Powerful will change how you think about work and the way a business should be run.
17. Girl, Stop Apologizing | By Rachel Hollis
Rachel Hollis has seen it too often: women not living into their full potential. They feel a tugging on their hearts for something more, but they’re afraid of embarrassment, of falling short of perfection, of not being enough.
In Girl, Stop Apologizing, #1 New York Times bestselling author and founder of a multimillion-dollar media company, Rachel Hollis sounds like a wake-up call. She knows that many women have been taught to define themselves in light of other people—whether as wife, mother, daughter, or employee—instead of learning how to own who they are and what they want. With a challenge to women everywhere to stop talking themselves out of their dreams, Hollis identifies the excuses to let go of, the behaviors to adopt, and the skills to acquire on the path to growth, confidence, and believing in yourself. Age Range: Adult.
18. Strut | By Samar Shera
Insightful and motivational, confident and spiritual, thought-provoking and funny, STRUT offers a voice of courage and inspiration that is unmistakably clear: a woman is powerful enough to redefine the life she lives and to become something vitally important to this new world—a leader of change.
Women are often taught they have little power. Samar Shera rejects that notion. As a Muslim woman, she discarded labels and overcame her darkest struggles in favor of profound self-awareness.
In STRUT, Samar offers a unique perspective on reconnecting with the powerful feminine force. Through her own personal experiences, Samar illustrates how this force is a part of the masculine and feminine balance within all of us, regardless of circumstance, and allows each woman to participate in something even greater than individual self-awareness.
Through simple and profound actions—such as overcoming limiting mind-sets, allowing for deep and transformative self-reflection, and reconnecting with your body—you have the power to change the trajectory of the entire global community.
19. WorkParty | By Jaclyn Johnson
In this “much-needed combo of real talk, confessions, and lessons learned along the way” (Chelsea Handler), Jaclyn Johnson—the founder and CEO behind Create & Cultivate, the fastest growing online platform for millennial businesswomen—offers a rallying cry for a new generation of women who are redefining the meaning of work on their own terms.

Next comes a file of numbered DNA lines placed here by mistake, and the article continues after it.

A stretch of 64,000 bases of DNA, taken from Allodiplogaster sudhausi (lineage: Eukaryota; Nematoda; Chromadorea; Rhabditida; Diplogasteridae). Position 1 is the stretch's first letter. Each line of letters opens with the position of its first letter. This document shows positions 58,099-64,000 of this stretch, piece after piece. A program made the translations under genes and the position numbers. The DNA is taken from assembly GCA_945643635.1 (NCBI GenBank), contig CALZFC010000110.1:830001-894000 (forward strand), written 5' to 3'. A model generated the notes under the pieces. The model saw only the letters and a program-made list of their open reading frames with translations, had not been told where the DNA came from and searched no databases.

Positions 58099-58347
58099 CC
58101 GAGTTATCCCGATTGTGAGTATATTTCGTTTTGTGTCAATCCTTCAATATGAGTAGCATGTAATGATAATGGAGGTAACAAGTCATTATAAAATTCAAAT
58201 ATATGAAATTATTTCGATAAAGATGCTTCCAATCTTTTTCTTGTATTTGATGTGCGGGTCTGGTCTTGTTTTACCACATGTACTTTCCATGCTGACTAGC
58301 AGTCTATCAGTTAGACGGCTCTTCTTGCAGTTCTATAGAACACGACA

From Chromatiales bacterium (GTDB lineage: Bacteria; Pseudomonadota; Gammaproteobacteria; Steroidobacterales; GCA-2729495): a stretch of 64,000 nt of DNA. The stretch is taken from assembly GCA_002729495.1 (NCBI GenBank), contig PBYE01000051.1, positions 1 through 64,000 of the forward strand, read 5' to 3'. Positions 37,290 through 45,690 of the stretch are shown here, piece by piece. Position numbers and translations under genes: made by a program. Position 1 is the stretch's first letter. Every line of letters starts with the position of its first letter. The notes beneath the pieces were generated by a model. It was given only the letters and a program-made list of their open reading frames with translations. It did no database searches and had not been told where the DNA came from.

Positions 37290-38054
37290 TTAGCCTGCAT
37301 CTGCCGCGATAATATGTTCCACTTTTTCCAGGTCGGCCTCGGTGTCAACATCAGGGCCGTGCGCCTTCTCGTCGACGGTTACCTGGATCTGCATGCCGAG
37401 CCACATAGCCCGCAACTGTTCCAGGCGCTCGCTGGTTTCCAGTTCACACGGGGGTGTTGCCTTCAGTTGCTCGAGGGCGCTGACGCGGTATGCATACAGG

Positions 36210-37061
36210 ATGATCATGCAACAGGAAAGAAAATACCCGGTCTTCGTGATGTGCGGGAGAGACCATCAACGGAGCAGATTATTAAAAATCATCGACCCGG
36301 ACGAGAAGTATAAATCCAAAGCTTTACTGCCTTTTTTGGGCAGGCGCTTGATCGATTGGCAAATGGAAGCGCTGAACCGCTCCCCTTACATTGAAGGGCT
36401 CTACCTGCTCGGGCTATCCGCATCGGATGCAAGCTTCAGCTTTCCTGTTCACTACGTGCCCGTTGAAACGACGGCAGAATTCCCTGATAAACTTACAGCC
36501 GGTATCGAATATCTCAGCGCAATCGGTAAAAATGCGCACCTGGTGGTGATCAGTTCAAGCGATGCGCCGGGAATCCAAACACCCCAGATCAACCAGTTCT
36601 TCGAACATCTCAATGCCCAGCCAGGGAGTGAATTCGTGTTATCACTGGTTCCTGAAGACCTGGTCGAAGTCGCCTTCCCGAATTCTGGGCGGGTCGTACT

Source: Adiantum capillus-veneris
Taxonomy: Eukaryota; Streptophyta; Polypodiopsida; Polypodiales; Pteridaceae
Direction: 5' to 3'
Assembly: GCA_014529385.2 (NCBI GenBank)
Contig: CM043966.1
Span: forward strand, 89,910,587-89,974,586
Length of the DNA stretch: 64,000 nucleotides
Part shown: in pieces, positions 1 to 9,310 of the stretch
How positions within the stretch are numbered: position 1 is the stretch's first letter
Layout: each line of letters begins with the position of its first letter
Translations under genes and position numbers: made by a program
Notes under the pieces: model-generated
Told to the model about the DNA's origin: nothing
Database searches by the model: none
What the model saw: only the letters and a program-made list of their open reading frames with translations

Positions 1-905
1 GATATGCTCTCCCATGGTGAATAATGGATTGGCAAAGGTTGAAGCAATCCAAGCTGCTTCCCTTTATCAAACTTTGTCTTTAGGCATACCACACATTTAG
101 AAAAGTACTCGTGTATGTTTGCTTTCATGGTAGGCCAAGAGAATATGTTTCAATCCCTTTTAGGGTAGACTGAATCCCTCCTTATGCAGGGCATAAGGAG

Jaclyn suffered a massive blow in her early twenties. She was on an upward career climb and confidently moved across the country for a job—and then, was abruptly let go. Attempting to turn that closed door into an open window, she launched a company with a trusted business partner. Soon after, she discovered said business partner had made detrimental decisions to the company without her knowledge. Before she knew it, she was in the throes of a brutal business partner break-up. She was only twenty-four.
Determined to bounce back, Jaclyn overhauled the mess that was her life and by the time she was in her early thirties, she had sold a company and launched the much-buzzed-about Create & Cultivate platform—and advised and invested in multiple million-dollar projects at the same time. So, how did she do it?
In WorkParty, Jaclyn shows how she turned distrust into determination, frustration into fuel, and heartache into hard work—and how you can, too.
With stories from leading female entrepreneurs including Christene Barberich (co-founder of Refinery29), Alli Webb, (creator of Drybar), Morgan Debaun (founder of Blavity), Jen Gotch of Ban. do, Rebecca Minkoff, and Kendra Scott, you will learn the tips and tricks from the best in the business while cultivating the passion and happiness you need to succeed. “This is the book you need to take your career to the next level—on your own terms” (Refinery29).
Final Thoughts on the Best Books on Women and Business
The best books on women and business give the reader guidance on the advantages of women in business. Women in business create a diverse workforce, women excel at soft skills, women represent a huge economic power in consumer insight, among others advantages.
Do you see a book that you think should be on the list? Let us know your feedback here.
Meet Maurice, a staff editor at Bigger Investing. He’s an accomplished entrepreneur who owns multiple successful websites and a thriving merch shop. When he’s not busy with work, Maurice indulges in his passion for kayaking, climbing, and his family. As a savvy investor, Maurice loves putting his money to work and seeking out new opportunities. With his expertise and passion for finance, he’s dedicated to helping readers achieve their financial goals through Bigger Investing.